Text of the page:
Well, I was minding my own business in lesson today, and the teacher opened a closet door and showed us a skeleton of an old teacher called ‘William’ even though we have a fake model…but for some reason there is a real one in a closet in my college… I understand that donating organs, is seen as charitable when one has passed away but a whole skeleton?! somebody shed some light on the situation for me please, because I don’t see how it’s very respectful of the body, his toe has fallen off and at the bottom of the closet, and kids poke fun at him when they see him - I just feel uncomfortable with the fact there is real human remains in my classroom…I just don’t know what to do and how to react to it - when I first saw the skeleton was real I immediately prayed for him, but eek!!!
While I myself will never do it, my understanding is that the donation of ones body to medical science is considered charitable. After all, donated organs aren’t useful if human bodies can’t be studied by future surgeons who would transplant them.
I have heard that medical students, who study the anatomy of the at that point still-intact bodies, are urged to respect their dignity. Sadly, after 500 years of Halloween, a skeleton doesn’t command that respect, and there’s not much to be done about it.
I agree that having the remnants of a deceased person in one’s workplace can be creepy.
You did the right thing in praying for the soul of that body. It’s a shame that now it’s usefulness to medicine is over, that he can’t be put in an ossuary and laid to rest.
He’s just left in the closet and some kind of “attraction” for students in our class… I just can’t understand what use it would be in my college… the closet is the the length and width of a casket too (standing up) so it creeps me out a lot. I don’t know what they do in the UK with these remains, if they just incinerate them and throw them in the trash when done, or something, I don’t know
I’m just not sure if the Church has an official stance on this, I know about donating organs, but not the whole skeleton and body, I didn’t know this and I’m still not sure - either way, I think the uselessness of this person is just morally wrong and extremely disrespectful!
The university medical schools are always very grateful to those who donate their bodies to science. Students study anatomy by dissecting real bodies and the bodies are also used to study disease processes. Here is an article you might find helpful.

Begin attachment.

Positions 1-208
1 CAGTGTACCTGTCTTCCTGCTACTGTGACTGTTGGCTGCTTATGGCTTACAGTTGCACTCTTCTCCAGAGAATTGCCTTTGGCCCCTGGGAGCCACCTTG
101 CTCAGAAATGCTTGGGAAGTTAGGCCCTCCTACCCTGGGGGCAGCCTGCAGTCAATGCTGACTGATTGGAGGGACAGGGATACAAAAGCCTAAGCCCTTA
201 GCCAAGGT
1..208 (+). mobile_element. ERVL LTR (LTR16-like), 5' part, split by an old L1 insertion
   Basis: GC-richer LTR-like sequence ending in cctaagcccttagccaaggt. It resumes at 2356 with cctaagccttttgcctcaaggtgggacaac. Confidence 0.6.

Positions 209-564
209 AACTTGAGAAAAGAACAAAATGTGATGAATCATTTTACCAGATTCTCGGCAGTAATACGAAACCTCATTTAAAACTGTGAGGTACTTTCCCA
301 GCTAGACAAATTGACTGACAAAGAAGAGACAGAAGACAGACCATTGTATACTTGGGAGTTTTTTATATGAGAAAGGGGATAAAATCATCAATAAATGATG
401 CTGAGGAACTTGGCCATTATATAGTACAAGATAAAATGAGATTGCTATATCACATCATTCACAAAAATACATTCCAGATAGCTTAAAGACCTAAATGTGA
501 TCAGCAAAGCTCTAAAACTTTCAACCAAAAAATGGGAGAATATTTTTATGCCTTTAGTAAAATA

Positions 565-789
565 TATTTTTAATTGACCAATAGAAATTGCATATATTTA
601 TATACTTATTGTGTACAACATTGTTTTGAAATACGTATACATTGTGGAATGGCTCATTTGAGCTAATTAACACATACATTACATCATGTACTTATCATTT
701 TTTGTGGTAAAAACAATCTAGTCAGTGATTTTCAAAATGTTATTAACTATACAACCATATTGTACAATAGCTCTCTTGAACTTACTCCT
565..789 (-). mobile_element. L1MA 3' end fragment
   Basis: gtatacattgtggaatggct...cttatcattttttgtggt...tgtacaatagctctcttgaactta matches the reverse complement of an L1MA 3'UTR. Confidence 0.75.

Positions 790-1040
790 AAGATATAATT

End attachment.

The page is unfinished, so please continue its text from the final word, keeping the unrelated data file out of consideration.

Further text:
however, our college studies nothing on this subject so complex, we have a model skeleton that’s all we need - this real skeleton is more of a display or something, so the skeleton is useless at this college, and useless to medicine as long as it stays in the closet…:shrug:
Really, donating one’s body to science is a beautiful gesture. It gives people a chance to study. That’s unfortunate about the lack of respect of some immature students. Still, the gesture stands, whether it’s always appreciated and valued or not is a separate issue.
We need to respect those whose cadavers we are using, since it is for our own benefit and learning. I wish Science teachers would explain that to students and insist they treat them with the utmost respect.
If it weren’t for people donating their bodies to science, it would be much more difficult for people, especially doctors, to become doctors, since they need cadavers to study on.
Perhaps in times past the real skeleton served more of an educational purpose than it does now. Maybe you could suggest that, since it is the remains of a real human being, the time has come to give it / him a proper burial. Maybe a class project?
Please don’t tell me you had a Hamlet moment.
Too bad it couldn’t be donated to somewhere they would really use it. I think that was probably the person’s intention all along when he donated his body to science.
what does that involve? ahahahha:D
I’ve heard cadavers are actually quite valuable.
that is a great shame, it is sad people put a price on things so sacred, like our bodies, and relics
Rather than burying it, I think it’d be more in the spirit with the person donating to pass that on to someone else, a college?
Please don’t misinterpret what I’m saying.
I have had a card as donating a cadaver, myself, in part because my brother is a doctor. I remember him talking about how he had to study on cadavers.
Once, someone wrote a letter to the editor in my town on organ donation, and I wrote another on cadaver donation. They posted my letter in that College of Medicine!
If you had to pay for a cadaver, they are expensive, I understand, though.
To give the gift of study to a future physician is no small thing.
In fact, they did a memorial every so often, (yearly?/biyearly?) specifically for those who donated their cadavers, to honor their gift and sacrifice for the sake of study of those future physicians.
There, they instructed students to treat them with respect.
You know they had a skeleton in a closet and the teacher is the gravedigger.
The OP is Hamlet